Miniseries (called “serials” in Great Britain) are limited-run TV shows, that generally last three to six episodes. The miniseries used to be one of the highlights of network television. A novel, usually historical, was recreated as a massive, made-for-TV movie, played out over successive nights. In their heyday, they were massive ratings winners. These days, the miniseries is all but dead, and most things billed as miniseries today are laughably bad two-night affairs, but with some rare and terrific exceptions. What follows are some of the most notable and successful ones. (And some are not necessarily my favorites, either.) Please note that shows such as Victory at Sea and The World at War are not included, as they are classified as regular series or documentaries, not miniseries or serials.
HBO proved that a high-quality historical miniseries could still be made—and watched—in the late 2000s. Starring Paul Giamatti in the title role, and loosely based on James McCullough’s award-winning biography, John Adams tells the story of the Patriot, from the Boston massacre of 1770 to Adams’ death in 1826. John Adams won 13 Emmys and 4 Golden Globes, and earned very favorable audiences.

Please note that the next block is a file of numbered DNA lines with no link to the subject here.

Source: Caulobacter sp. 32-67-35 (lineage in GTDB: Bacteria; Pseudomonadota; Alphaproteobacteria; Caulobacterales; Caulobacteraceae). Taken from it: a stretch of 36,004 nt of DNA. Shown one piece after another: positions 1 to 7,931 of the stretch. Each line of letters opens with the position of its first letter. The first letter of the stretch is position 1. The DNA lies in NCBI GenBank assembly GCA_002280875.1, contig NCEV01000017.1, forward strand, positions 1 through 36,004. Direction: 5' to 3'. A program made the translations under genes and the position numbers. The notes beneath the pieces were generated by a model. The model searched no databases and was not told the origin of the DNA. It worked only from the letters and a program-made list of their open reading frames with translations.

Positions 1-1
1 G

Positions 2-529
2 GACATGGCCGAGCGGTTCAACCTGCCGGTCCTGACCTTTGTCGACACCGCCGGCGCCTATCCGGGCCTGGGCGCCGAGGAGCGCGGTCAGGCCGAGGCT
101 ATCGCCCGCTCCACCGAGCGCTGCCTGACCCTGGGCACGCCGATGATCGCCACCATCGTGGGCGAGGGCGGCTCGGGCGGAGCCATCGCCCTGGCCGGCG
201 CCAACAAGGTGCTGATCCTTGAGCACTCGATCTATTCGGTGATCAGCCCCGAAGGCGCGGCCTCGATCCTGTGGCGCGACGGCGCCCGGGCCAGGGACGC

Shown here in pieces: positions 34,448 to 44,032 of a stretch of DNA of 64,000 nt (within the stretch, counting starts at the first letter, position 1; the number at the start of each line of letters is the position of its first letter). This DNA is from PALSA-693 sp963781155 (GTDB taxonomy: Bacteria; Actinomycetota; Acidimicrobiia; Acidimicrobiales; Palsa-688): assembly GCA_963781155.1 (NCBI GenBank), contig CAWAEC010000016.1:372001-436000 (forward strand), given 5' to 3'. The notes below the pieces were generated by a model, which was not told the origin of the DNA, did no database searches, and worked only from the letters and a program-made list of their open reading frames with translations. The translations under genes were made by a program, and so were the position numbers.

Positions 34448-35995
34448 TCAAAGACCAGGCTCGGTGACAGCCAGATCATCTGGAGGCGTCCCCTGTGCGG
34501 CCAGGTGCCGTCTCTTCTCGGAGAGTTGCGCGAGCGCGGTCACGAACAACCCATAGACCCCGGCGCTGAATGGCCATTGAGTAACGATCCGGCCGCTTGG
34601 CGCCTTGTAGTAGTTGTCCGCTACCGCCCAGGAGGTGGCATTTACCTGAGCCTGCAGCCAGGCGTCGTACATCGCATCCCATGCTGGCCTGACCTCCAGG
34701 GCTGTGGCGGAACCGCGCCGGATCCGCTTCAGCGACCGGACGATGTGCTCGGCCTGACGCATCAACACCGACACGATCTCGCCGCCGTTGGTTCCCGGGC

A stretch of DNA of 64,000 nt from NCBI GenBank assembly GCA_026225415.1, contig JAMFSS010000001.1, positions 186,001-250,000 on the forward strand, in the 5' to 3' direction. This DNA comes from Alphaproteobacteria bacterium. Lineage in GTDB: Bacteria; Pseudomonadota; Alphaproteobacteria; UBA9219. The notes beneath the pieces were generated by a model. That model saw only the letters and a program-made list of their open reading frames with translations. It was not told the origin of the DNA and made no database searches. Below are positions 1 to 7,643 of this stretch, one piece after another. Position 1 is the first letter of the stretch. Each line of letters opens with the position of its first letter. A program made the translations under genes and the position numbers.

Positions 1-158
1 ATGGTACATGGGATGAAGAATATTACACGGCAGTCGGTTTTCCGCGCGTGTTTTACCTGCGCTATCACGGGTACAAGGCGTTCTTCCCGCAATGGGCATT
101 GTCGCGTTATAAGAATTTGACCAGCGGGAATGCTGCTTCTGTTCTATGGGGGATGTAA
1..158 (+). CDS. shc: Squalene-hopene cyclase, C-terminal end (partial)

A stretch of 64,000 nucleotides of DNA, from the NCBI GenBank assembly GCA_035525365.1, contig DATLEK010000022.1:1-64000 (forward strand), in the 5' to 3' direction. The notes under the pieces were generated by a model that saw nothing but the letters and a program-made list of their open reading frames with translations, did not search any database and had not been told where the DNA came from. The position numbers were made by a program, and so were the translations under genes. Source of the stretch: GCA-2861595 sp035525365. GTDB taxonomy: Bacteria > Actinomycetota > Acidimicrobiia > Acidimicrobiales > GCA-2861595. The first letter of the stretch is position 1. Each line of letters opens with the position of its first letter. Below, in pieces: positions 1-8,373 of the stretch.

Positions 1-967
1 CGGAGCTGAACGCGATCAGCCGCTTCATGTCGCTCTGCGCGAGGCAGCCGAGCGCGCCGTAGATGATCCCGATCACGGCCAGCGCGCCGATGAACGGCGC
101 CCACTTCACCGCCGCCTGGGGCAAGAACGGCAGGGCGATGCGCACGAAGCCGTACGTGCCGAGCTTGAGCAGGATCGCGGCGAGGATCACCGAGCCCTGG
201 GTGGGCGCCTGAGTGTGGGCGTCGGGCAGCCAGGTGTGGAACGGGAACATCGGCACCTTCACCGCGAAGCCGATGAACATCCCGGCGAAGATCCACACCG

Gulliver’s Travels, based on the Jonathon Swift novel, starred real-life husband and wife Ted Danson and Mary Steenburgen as Dr. Gulliver and his long-suffering wife. After a years-long absence abroad, Gulliver returns home full of fantastic tales of small people, giants, talking horses, etc., and is promptly thrown in an insane asylum. Very well done and well received by English and American audiences and critics. (This is the only two-episode mini-series on the list.)
I haven’t seen this, but would definitely like to. This three-part Soviet Union miniseries took the familiar Alexander Dumas story of the Three Musketeers, and Musketeer wannabe d’Artagnan, and turned it into a pop musical—while sticking quite faithfully to the original novel. D’artagnan and Three Musketeers was wildly popular in the ol’ evil empire in the 1970s and 1980s, and spawned a few sequels.